CULTURE

Posts in "Culture"

Barcelona’s African street traders swap crime for craft

BARCELONA (Thomson Reuters Foundation) – When Alioune Thiam arrived in Barcelona, he joined hundreds of other undocumented African migrants peddling their wares illegally on the streets. Now he’s part of a scheme to give some of the Spanish city’s most vulnerable people an alternative.

Link: https://www.reuters.com/article/us-spain-migrants-unemployment/barcelonas-african-street-traders-swap-crime-for-craft-idUSKBN1CH1CD

100 Women: The Dalit women breaking stereotypes by forming a drum band

Savita Devi is leading a group of 10 Dalit (formerly known as untouchable) women who have broken stereotypes by coming together to form a drum band.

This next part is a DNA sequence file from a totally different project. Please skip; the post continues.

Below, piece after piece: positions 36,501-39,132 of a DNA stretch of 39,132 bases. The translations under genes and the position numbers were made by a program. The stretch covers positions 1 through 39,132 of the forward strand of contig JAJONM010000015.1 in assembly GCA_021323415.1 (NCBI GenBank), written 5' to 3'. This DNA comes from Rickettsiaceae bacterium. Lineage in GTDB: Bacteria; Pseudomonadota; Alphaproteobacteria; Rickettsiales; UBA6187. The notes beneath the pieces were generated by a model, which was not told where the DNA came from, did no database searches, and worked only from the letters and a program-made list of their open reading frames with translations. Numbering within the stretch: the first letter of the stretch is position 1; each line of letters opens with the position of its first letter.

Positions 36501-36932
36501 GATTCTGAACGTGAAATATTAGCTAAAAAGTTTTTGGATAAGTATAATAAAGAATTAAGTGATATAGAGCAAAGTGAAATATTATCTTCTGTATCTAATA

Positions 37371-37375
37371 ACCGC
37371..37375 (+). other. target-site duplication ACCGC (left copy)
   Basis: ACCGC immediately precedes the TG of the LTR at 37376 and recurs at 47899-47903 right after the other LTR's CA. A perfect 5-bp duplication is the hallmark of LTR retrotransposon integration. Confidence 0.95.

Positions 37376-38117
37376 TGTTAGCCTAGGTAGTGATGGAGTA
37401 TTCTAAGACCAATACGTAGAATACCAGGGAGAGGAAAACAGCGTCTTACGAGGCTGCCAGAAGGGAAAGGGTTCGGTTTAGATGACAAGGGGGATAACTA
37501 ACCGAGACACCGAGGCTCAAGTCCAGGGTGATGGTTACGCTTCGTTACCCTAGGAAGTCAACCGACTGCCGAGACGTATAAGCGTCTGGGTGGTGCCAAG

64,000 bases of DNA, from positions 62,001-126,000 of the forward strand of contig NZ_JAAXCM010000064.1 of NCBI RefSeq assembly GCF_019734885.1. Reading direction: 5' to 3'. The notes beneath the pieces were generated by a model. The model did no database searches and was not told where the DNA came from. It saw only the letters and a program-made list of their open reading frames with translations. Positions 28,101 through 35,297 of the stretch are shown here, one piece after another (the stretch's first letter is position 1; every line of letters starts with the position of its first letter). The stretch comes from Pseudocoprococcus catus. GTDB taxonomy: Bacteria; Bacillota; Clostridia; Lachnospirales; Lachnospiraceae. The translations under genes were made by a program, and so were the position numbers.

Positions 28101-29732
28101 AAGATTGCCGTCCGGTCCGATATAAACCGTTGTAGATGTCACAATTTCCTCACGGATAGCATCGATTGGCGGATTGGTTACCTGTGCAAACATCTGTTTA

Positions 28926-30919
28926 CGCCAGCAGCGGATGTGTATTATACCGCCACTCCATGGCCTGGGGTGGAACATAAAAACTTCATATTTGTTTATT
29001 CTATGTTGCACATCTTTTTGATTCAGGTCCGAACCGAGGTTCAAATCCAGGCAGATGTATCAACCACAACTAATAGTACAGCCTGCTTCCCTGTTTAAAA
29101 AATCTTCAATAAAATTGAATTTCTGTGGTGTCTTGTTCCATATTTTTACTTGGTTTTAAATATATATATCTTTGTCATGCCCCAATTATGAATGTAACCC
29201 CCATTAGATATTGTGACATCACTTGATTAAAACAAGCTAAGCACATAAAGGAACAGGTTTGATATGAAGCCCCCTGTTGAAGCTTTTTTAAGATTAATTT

Performances by drum bands have been part of an old tradition at various ceremonies, but it’s a profession almost completely dominated by men.

Link: https://www.bbc.com/news/av/world-41446323/100-women-the-dalit-women-breaking-stereotypes-by-forming-a-drum-band

The Floor Routine That Broke The Internet

Gymnastics at the highest levels is serious business: A minor stumble can mean losing a medal, and stepping out of bounds could keep you off the team entirely.

At a college meet over the weekend, Katelyn Ohashi of U.C.L.A. delivered a brilliant technical floor routine, with nary a step on her landings. But a YouTube video of that performance has attracted millions of viewers not because of her skill level but rather the unabashed fun she seems to be having while doing it.

“What you see is how I feel,” Ohashi said of her effervescent floor routine over the weekend, which has garnered millions of views on YouTube.

Cambodian brand turns lotus flower into luxury fashion